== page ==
Digital Photography School puts out regular challenges. The theme this week is “Line”. This is the first time I’ve joined in, and it turns out to be a great way to start a weekend. But there’s usually a lot to do, so I’ve decided the challenge has to be completed quickly – an hour at most. That seems to be adding to the fun. As the week rolls on, I’m sure ideas about the use of line in images will bubble and perculate and show up in future images.
To fit with my theme of exploring, I’m happy to demonstrate my beginner status in this world of digital photography.
The process started with the filmic equivalent of the establishing shot – a long shot in which to review the scope of what’s in front of me. I then grabbed a chair and checked out a higher vantage point.
The result wasn’t very interesting, so I went lower. Getting down to the ground is much easier these days after so much exercising. Thankfully, no one saw me trying to get up – arms and legs flapping in every direction while I tried to avoid dropping the camera.
While on the ground, I remembered to set the Auto Exposure Bracketing (AEB) and then remembered to think about focal length. Increased the ISO to 800 to ensure I could get increased depth of field in this shade.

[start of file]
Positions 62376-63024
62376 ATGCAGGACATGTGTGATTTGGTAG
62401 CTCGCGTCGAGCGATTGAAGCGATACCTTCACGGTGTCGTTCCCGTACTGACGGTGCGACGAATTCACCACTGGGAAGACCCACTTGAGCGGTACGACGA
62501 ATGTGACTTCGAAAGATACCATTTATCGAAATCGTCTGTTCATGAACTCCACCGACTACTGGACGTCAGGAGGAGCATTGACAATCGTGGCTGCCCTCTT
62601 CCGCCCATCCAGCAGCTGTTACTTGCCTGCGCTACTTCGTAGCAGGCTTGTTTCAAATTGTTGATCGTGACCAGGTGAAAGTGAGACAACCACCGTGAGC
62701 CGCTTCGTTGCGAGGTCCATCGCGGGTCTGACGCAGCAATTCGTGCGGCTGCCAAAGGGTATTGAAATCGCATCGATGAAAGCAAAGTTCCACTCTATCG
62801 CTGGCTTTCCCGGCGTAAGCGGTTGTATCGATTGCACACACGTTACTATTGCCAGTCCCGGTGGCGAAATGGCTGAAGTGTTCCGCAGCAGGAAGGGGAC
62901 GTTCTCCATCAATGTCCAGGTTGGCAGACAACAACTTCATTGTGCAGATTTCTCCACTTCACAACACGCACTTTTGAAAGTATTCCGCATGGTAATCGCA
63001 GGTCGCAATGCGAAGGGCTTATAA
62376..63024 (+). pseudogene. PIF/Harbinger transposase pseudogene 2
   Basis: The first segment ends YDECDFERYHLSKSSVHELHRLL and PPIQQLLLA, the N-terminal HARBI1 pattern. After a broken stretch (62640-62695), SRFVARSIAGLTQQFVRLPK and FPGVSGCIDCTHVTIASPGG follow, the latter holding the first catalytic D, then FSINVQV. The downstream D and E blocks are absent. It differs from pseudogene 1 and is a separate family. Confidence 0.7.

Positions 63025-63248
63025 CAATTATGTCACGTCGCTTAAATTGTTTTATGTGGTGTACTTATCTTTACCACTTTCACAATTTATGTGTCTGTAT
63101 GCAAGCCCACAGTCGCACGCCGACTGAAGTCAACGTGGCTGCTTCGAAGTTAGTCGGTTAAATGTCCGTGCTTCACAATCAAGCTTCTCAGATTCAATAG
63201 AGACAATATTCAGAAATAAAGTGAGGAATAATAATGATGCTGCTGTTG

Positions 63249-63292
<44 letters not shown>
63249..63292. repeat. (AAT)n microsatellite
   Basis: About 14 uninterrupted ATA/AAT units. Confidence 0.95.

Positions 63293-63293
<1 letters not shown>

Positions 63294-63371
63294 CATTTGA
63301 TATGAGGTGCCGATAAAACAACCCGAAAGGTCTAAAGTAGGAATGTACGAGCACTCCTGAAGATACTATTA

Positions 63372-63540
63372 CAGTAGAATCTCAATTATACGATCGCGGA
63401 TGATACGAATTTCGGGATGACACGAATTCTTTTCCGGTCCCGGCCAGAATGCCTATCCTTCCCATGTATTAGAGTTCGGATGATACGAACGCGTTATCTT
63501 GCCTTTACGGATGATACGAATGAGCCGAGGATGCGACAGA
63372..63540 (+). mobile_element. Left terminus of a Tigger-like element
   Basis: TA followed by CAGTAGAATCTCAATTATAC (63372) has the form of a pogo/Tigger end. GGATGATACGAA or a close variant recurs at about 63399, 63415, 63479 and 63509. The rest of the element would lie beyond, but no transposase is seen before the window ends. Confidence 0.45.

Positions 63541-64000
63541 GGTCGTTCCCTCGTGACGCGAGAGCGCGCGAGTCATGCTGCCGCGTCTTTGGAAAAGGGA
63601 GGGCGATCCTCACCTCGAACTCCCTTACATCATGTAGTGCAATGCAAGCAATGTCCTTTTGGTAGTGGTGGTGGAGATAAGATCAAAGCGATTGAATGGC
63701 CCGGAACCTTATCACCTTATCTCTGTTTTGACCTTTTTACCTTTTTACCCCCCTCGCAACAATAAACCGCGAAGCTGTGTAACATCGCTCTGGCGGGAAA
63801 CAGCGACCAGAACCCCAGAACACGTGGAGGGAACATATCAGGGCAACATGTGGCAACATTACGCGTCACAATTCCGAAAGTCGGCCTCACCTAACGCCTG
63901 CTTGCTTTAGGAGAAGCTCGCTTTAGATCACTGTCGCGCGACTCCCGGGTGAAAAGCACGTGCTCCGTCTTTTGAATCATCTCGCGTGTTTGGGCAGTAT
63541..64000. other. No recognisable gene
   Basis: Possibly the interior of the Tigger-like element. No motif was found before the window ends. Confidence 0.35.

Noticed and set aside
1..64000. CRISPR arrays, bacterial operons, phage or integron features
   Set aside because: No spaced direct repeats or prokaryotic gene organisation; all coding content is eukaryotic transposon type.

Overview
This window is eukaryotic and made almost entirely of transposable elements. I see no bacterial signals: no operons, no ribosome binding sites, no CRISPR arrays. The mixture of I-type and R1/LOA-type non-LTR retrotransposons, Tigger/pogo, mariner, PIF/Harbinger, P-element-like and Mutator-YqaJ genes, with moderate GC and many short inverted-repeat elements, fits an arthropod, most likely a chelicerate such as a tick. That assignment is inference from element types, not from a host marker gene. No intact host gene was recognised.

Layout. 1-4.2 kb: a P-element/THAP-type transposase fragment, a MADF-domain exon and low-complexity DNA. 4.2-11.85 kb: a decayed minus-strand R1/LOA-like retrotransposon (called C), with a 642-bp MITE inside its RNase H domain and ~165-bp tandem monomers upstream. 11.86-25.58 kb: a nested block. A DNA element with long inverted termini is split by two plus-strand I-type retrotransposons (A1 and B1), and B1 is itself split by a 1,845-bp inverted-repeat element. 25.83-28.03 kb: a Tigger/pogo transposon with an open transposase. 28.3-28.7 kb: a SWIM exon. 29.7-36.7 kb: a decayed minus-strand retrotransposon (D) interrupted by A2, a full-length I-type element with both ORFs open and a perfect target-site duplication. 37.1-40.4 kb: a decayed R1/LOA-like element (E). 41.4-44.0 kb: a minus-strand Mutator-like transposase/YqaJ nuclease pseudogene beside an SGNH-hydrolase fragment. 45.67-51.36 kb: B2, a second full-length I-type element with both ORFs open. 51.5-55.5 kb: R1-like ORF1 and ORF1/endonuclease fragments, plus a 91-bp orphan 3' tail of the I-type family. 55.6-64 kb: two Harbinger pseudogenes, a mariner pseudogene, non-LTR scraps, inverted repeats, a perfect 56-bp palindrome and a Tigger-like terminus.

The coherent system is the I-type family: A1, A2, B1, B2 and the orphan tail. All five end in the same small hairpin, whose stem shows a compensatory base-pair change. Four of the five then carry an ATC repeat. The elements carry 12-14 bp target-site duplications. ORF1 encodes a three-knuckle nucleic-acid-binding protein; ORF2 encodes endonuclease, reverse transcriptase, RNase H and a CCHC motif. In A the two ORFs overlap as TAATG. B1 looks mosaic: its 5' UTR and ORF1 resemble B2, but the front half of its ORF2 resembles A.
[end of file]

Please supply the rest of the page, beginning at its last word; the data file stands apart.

Twenty shots come up quick with the AEB turn on. Inside to the laptop, photos downloaded and then comes the next fun bit – scrolling through the contact sheet to see if any draw my eye. This I learnt from a TV documentary about a fabulous architecture photographer who was happy to share his process but who’s name I cannot remember.
Today, two images seemed better than the others. The first of the two opened this post, while the second is shown below.
I cropped them using the aspect restriction function in Photoshop which helps me keep to those predefined ratios to which our eyes are now so accustomed.
Which do you think says something about “Line”? Or perhaps neither?
If you enjoyed my approach in this post, you might also like: